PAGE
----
Housing

Covid-19 and construction

Despite an estimated stoppage of €17.9 billion worth of project works by the end of March 2020, Covid-19’s impact on the construction sector does not look to have had the black or white, good or bad type of effect it has had on other industries.

At the end of March 2020, just weeks after the Covid-19 lockdown had become widespread across society, closing construction sites all around the country, a Construction Information Services report found 1,137 active sites with a combined value of €17.9 billion had paused activity. Such news may have been expected to spell doom for a construction sector that is still relatively fragile as it continues its long recovery from the 2008 economic crash, but not all news has been bad news for the construction industry in the post-outbreak world.

The pandemic has been cited as the major cause of a slowdown in the growth in the cost of building commercial properties. The Society of Chartered Surveyors Ireland’s (SCSI) Tender Price Index found that the national average inflation rate had fallen to just 0.9 per cent in the first half of 2020, down significantly from 2.8 per cent in the second half of 2019. This slowdown almost halved the annual rate of inflation, from 7 per cent to 3.8 per cent. Inflation rates stood between 0.8 per cent and 0.9 per cent in Dublin, Connacht/Ulster and Munster, but were higher in Leinster (outside Dublin), with a rate of 1.4 per cent.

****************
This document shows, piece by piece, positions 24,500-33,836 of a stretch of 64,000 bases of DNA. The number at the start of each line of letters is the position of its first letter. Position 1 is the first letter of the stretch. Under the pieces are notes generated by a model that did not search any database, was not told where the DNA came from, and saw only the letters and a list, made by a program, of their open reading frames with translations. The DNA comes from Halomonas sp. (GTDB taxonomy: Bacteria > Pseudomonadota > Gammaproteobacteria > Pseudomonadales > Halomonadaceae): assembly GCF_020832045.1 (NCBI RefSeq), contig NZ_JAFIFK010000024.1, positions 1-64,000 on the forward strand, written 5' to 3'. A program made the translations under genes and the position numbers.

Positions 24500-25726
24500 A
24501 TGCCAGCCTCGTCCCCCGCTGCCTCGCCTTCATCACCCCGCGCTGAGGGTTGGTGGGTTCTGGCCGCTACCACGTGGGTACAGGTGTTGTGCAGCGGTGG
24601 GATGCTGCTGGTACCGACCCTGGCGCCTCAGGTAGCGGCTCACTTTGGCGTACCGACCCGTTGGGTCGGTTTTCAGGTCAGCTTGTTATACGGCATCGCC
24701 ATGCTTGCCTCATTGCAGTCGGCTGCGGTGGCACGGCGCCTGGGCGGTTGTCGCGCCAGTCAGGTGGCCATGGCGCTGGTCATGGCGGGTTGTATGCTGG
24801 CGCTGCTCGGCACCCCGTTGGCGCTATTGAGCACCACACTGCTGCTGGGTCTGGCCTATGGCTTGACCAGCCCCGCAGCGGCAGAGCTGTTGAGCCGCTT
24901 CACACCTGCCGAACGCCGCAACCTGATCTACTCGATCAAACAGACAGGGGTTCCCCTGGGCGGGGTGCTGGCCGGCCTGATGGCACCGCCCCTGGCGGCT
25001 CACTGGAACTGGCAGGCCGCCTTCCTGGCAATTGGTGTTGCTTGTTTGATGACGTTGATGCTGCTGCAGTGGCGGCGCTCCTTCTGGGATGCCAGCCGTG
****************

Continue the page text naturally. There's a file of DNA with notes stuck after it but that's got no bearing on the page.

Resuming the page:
The survey was conducted in July and is based on a combination of member sentiment and tender returns. SCSI President Micheál Mahon reasoned that the pandemic has had a “sharp and immediate impact on the level of tendering activity and, in turn, tendering rates as many construction firms focus attention on securing projects in 2021”.

Writing in the Irish Times, Mahon noted the prediction of the Banking and Payment Federation Ireland that house completions would fall by 14 per cent in 2020 due to Covid-19 and called on the Government to “take advantage of the softening in the construction costs and commence a large-scale building programme via local authorities”. Should the prediction of the Banking and Payment Federation be correct, just 18,000 homes will be delivered in Ireland, just above half of the minimum 30,000 per year the Central Bank of Ireland estimates to be necessary to meet demand.

While the fall in construction costs is an undoubted positive, the construction industry has been serving mixed signals in the overall sense, pointing to a likely period of uncertainty ahead. In September, the Ulster Bank Construction Purchasing Managers’ Index (PMI) posted 44.0 for the month of August, down from 53.2 in July and below the 50.0 no change mark for the first time in three months, signifying a fall in activity for the first time in that span. Despite the reduction, the pace of the decline was softer than that seen in the worst days of the Covid downturn, when the PMI neared zero.

Speaking after the release of the PMI, Simon Barry, Ulster Bank’s chief economist in the Republic of Ireland, said: “High levels of market uncertainty linked to the effects of the pandemic and some recent signs of a cooling in the wider economy’s recovery momentum weighed on the August results, including in relation to sentiment about the sector’s future prospects. Nonetheless, respondents continued to express optimism in the year-ahead outlook, reflecting expectations that, despite some risks and headwinds, the economy’s recovery will stay on track.”

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